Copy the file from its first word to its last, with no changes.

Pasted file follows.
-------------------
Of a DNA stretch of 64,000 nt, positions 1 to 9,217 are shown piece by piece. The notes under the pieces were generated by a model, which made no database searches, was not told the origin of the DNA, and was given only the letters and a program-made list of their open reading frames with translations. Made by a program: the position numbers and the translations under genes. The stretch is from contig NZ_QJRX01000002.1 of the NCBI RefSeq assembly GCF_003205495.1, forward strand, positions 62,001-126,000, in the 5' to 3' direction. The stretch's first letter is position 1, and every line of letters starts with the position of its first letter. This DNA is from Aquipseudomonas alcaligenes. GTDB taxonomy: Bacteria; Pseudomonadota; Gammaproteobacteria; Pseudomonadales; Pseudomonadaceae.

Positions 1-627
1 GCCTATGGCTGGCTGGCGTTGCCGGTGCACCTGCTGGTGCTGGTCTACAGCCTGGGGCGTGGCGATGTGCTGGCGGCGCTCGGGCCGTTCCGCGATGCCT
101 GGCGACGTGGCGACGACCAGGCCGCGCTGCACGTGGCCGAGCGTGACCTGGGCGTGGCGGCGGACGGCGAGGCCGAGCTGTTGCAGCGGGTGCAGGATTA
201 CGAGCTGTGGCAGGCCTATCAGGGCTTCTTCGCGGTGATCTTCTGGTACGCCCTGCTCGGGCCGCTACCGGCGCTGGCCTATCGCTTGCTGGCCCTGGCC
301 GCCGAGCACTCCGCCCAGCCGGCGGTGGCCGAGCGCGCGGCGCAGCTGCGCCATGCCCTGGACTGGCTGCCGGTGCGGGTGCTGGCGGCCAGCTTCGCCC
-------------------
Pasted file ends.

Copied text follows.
Of a DNA stretch of 64,000 nt, positions 1 to 9,217 are shown piece by piece. The notes under the pieces were generated by a model, which made no database searches, was not told the origin of the DNA, and was given only the letters and a program-made list of their open reading frames with translations. Made by a program: the position numbers and the translations under genes. The stretch is from contig NZ_QJRX01000002.1 of the NCBI RefSeq assembly GCF_003205495.1, forward strand, positions 62,001-126,000, in the 5' to 3' direction. The stretch's first letter is position 1, and every line of letters starts with the position of its first letter. This DNA is from Aquipseudomonas alcaligenes. GTDB taxonomy: Bacteria; Pseudomonadota; Gammaproteobacteria; Pseudomonadales; Pseudomonadaceae.

Positions 1-627
1 GCCTATGGCTGGCTGGCGTTGCCGGTGCACCTGCTGGTGCTGGTCTACAGCCTGGGGCGTGGCGATGTGCTGGCGGCGCTCGGGCCGTTCCGCGATGCCT
101 GGCGACGTGGCGACGACCAGGCCGCGCTGCACGTGGCCGAGCGTGACCTGGGCGTGGCGGCGGACGGCGAGGCCGAGCTGTTGCAGCGGGTGCAGGATTA
201 CGAGCTGTGGCAGGCCTATCAGGGCTTCTTCGCGGTGATCTTCTGGTACGCCCTGCTCGGGCCGCTACCGGCGCTGGCCTATCGCTTGCTGGCCCTGGCC
301 GCCGAGCACTCCGCCCAGCCGGCGGTGGCCGAGCGCGCGGCGCAGCTGCGCCATGCCCTGGACTGGCTGCCGGTGCGGGTGCTGGCGGCCAGCTTCGCCC